To All My Friends Who Break the Cycle – Y-NOW helps children of prisoners create a future outside of the justice system.


Picture Perfect- Antonio Williamson, an 11-year-old sixth grader at Meyzeek Middle, has an adult mentor in the Y-NOW program. “He is definitely someone who takes a big role… through schoolwork, sports activities, and choices throughout life,” Antonio said. Photo by Ysa Leon.

Words by Ysa Leon and Ella Treinen


Eleven-year-old Antonio Williamson felt someone place a hand on his shoulder. The blindfold over his eyes blocked him from any sneak peeks, but on March 19, 2017, he didn’t need his sight to sense the anticipation around him.

Antonio turned to find the source of the touch, but the strong hand whisked him back into place. His mentor-to-be then gently patted his arm, a sign of remorse.

“I got a lady!” he exclaimed.

The hand’s owner, Eddie Coy, laughed at this conclusion. Coy then guided Antonio, who followed without hesitation, over to the Country Lake campfire. They were joined by James Hunt, the Y-NOW Director, who explained the seriousness of the ongoing commitment that lay ahead. He directed the mentees to remove their blindfolds, and Antonio was the first to do so. A smile took over his face—a smile that would be engraved in Coy’s memory from that day on.

“I had a feeling that this guy was going to change my life,”
Antonio said.

The Y-NOW Children of Prisoners Program set their course for the next ten months. They would spend time together developing a bond that would have the potential to leave them forever changed.  This man could prove to be the role model that Antonio needed to be able to choose the basketball court over a courtroom and sentence structures over a sentencing.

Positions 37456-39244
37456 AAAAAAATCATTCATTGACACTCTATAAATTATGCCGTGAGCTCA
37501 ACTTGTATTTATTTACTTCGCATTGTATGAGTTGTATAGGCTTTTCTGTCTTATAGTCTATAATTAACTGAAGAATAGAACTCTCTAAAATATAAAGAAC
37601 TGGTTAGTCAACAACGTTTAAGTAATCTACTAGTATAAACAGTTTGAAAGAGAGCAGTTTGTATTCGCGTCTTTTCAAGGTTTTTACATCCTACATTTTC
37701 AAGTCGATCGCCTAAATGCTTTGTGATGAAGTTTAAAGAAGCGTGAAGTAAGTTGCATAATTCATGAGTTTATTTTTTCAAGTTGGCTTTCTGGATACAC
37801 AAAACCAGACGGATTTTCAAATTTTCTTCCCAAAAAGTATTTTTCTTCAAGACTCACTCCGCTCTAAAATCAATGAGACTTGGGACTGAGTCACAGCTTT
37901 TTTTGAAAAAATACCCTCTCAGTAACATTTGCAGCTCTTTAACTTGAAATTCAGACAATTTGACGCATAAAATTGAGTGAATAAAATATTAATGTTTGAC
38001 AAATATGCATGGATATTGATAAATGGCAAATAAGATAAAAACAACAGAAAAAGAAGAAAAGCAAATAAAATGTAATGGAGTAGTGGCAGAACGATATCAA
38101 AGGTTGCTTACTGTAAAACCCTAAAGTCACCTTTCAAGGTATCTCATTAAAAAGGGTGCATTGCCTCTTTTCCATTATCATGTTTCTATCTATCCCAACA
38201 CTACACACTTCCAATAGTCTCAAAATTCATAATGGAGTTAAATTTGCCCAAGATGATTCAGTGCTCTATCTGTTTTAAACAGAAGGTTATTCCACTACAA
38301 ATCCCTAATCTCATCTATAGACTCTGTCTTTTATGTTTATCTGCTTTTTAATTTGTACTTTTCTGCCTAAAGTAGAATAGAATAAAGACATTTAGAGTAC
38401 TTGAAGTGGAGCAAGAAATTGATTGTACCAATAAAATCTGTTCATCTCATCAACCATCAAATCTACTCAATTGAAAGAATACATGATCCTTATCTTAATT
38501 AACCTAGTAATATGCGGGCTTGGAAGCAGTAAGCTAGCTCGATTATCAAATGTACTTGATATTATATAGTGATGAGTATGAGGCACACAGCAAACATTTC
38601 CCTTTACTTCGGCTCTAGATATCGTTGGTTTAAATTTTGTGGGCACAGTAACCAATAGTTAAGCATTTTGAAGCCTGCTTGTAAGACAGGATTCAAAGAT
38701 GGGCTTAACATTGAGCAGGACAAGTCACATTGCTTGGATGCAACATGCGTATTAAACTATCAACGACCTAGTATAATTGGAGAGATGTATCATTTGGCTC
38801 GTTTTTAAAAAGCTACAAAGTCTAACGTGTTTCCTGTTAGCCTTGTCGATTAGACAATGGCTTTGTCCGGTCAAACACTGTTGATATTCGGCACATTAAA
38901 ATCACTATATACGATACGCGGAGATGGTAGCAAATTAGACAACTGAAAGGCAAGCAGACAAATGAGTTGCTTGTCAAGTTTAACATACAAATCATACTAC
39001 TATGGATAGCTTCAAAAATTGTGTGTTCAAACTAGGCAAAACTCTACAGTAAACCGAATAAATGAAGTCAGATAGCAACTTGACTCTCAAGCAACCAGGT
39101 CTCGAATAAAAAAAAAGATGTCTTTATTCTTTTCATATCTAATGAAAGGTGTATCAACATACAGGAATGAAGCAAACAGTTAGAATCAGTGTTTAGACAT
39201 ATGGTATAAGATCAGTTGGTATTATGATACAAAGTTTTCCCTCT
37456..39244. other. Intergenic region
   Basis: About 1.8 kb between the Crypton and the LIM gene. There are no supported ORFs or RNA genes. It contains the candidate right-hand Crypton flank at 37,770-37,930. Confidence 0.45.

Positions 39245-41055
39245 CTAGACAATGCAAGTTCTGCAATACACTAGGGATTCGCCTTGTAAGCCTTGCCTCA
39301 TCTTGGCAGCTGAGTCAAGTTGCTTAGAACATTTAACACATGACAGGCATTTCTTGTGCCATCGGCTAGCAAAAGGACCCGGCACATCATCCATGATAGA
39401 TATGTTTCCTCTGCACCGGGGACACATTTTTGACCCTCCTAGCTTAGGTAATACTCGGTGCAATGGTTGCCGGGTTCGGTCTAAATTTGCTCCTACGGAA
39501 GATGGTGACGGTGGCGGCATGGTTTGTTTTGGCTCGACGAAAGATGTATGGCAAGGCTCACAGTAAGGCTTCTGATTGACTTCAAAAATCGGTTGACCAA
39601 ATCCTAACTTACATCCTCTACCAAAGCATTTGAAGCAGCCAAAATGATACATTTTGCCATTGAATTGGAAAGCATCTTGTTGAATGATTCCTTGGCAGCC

According to Matt Reed, executive director at YMCA Safe Place Services of Louisville, kids like Antonio with imprisoned parents are seven times more likely to become imprisoned themselves. The Y-NOW program strives to break the cycle of incarceration by pairing kids with a mentor who refuses to give up on them. Mentors are required to talk on the phone and meet with the child at least once a week, whether the mentee wants to or not. Even if the mentee slams the door in the mentor’s face, the mentor must keep going to the door every week until the 10-month program ends. It is crucial that mentors put forth the effort to put kids on a positive path.

Prison Policy Initiative, a non-profit organization that exposes the “broader harm of mass criminalization,” reports that 716 people for every 100,000 are incarcerated in the United States, five times higher than most countries around the world. The U.S. Bureau of Justice Statistics data for 2015 revealed that Kentucky has the 11th highest incarceration rate, sitting at 498 people in prison for every 100,000. These aren’t just statistics; these are people with families, some with young children like Antonio.